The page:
Sit. Walk. Stand. - Week 2

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What is this series about?

Through this series we will be studying the book of Ephesians and learning about our position in Christ, our life in the world, and our attitude toward the enemy.

Big Idea: We know on some level: God wants more from me than this

Scripture Reference: Ephesians 2:10

  • The primary purpose in your life is to do these good things that God has prepared for you to do.
  • However, if we don't SIT and dwell on certain spiritual realities, we struggle to follow Christ in the long term.

Scripture Reference: Ephesians 2:1-9

  • We are deserving of wrath
  • Wrath= Punishment that is deserved
  • Contrast of Wrath is Grace
  • Grace= Blessings you do not deserve
  • Mercy= When you deserve wrath, but you are not punished.

There are some realities we need to understand:

  • We are spiritually dead
    • There is nothing you can do to change the condition of your soul.
  • Only God can raise the dead
    • We have to recognize our full dependence on God
  • It's not about you
    • It is about Him

Questions to Ponder

  • What does it mean to be spiritually dead?
  • What does grace mean?
  • What's the difference in our attitude if we have been saved by grace instead of works?
  • What is the proper motivation for good works?
He created you. He resurrected you. He created the works for you to do. It’s really not about you…. It’s about following a path that He designed for you to walk in.
— Charlie Loften

Dead Man Walking

   By Scott Sutton

But the thing about minds, bodies, and senses is that they are frail, they are fallible, and they all end up in the grave. Someday. So I was approaching my world as a dead man walking, my soul held captive in a coffin of self. 
— Scott Sutton

I was dead once.

Though if you had told me so at the time, I wouldn’t have believed you. In fact, I probably would have resented you for saying it.

That’s the thing about dead people…we don’t always realize we’re dead. Some of us do. Some of us gaze in disbelief at our surroundings and insist, “This can’t be all that there is.” Some of us are keenly tuned to the empty yawning of our present situation. 

I wasn’t. Frankly, I was pretty content. If you had asked me at the time I would have said I was an atheist, though in retrospect my recurring doubts about atheism probably made me more of an agnostic. I thought religion was dumb and that people who followed religions were dumber. I teased the Jesus Freaks. I cursed God. I cringe when I look back on some of the things I did and said when I was dead.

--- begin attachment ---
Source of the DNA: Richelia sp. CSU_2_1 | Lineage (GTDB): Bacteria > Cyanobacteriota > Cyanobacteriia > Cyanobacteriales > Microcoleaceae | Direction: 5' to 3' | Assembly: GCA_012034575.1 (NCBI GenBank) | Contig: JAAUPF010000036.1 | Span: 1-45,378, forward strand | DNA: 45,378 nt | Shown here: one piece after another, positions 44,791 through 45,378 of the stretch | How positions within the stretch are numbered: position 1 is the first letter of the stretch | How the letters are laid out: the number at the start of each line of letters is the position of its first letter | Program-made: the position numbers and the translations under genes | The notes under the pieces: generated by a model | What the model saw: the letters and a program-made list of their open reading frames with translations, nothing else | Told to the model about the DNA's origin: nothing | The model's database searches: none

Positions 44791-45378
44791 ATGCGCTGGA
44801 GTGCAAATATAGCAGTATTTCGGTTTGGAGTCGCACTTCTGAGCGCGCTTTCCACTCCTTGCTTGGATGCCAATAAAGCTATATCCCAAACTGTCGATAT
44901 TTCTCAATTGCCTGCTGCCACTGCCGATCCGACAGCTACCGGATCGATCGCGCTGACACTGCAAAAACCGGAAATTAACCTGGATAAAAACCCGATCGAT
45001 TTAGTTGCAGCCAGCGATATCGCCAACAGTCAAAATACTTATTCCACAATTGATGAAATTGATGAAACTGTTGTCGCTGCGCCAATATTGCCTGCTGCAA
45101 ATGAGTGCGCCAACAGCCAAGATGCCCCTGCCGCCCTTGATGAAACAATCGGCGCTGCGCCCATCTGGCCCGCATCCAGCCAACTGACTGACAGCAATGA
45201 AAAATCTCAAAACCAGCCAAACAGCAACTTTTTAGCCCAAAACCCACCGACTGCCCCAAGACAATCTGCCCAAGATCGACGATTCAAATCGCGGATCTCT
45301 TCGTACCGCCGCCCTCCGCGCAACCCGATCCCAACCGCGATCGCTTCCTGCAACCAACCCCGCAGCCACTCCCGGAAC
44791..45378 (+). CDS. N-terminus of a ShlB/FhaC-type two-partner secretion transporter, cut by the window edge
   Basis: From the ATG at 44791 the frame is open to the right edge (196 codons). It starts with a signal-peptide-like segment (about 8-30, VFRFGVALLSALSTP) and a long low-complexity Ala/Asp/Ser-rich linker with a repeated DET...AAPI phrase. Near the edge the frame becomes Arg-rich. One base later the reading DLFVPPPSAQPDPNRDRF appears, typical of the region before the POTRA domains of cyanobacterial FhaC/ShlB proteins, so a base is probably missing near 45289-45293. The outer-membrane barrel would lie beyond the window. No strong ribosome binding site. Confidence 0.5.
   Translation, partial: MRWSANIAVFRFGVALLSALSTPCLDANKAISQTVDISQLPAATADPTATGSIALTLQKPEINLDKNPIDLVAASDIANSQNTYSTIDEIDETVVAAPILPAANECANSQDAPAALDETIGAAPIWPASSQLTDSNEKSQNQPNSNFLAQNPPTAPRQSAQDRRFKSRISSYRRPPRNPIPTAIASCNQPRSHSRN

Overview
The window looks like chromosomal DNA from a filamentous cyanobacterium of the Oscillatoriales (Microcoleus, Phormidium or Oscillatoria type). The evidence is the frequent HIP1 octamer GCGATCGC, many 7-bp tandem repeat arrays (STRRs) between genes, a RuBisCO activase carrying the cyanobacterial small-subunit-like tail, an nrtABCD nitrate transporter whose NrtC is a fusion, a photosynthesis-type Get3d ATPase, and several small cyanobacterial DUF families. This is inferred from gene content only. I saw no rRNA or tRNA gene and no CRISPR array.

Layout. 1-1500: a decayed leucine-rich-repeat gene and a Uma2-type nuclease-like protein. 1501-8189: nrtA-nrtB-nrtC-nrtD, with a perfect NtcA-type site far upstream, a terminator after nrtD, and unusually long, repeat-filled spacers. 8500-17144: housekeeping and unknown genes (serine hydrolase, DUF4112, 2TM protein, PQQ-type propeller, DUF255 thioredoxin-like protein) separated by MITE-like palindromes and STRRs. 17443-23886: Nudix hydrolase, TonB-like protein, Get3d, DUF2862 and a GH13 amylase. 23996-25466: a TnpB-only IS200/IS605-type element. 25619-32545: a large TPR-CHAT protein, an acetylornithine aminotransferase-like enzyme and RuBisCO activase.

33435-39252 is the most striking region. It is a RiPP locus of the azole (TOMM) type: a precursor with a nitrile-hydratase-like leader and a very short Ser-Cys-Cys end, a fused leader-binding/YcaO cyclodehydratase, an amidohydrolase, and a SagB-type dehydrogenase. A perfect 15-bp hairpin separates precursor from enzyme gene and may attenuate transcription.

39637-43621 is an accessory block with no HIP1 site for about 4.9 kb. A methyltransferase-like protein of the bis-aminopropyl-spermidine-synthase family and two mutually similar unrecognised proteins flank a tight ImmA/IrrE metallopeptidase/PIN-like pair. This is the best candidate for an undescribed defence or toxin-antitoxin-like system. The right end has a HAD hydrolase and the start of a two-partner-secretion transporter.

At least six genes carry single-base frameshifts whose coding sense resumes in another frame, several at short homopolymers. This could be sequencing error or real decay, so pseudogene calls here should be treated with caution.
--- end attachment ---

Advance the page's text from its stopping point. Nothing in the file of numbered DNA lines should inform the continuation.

But I was a “good person” by the world’s standard. I was generally regarded as a nice person. I had been voted “most thoughtful guy” by my class back during that period of our lives when our search for identity leads us to make such lists. I had a pretty good moral compass, just like many atheists that I know. And I was happy.

So, why was I dead?

The short of it is that my entire existence began and ended within my self. If my body desired it. If my mind could reason it. If my senses could perceive it. That is what was real. 

But the thing about minds, bodies, and senses is that they are frail, they are fallible, and they all end up in the grave. Someday. So I was approaching my world as a dead man walking, my soul held captive in a coffin of self. 

In those days, I would say that I valued things like human rights (and I truly did value them), but I had no compelling answer for what gave humans those rights. I felt the conviction to end the suffering around me, but I had no justification for why human suffering was any different from the suffering of bacteria or rocks or dying stars. I praised human dignity while denying the Human Dignifier. On the other hand, I also justified (even rejoiced in) the destruction and demoralization of my enemies. I measured the worth of myself and others by superficial gauges. I believed that the worldview I could conceive was obviously the best worldview.

We become our own gods. And we are horrible gods.

But when God breathes life into us, the world takes on a completely new dimension that extends far beyond our bodies and our capacities. The things we sought after when we were spiritually dead suddenly find their fulfillment. And we find our rest. Our convictions about human rights, suffering, and dignity are now based on our recognition of the image of God in all people. We can forgive our enemies. We can lay down our minds and bodies and senses to the lordship of the unseen. When we step outside on a perfect spring day, we can now enjoy not only the day, but the Source of the day. We can gaze upon deep blue skies and praise the Maker of the skies, the Maker of colors, the Maker of sight. We can taste the most perfect strawberry and extend our enjoyment beyond the fruit, all the way to the Inventor of taste who saw it fit to design a world in which the most perfect foods literally spring forth from dirt.

We call this worship. We call this life.

Unquenchable thirst; eternal fountain.

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Grove Church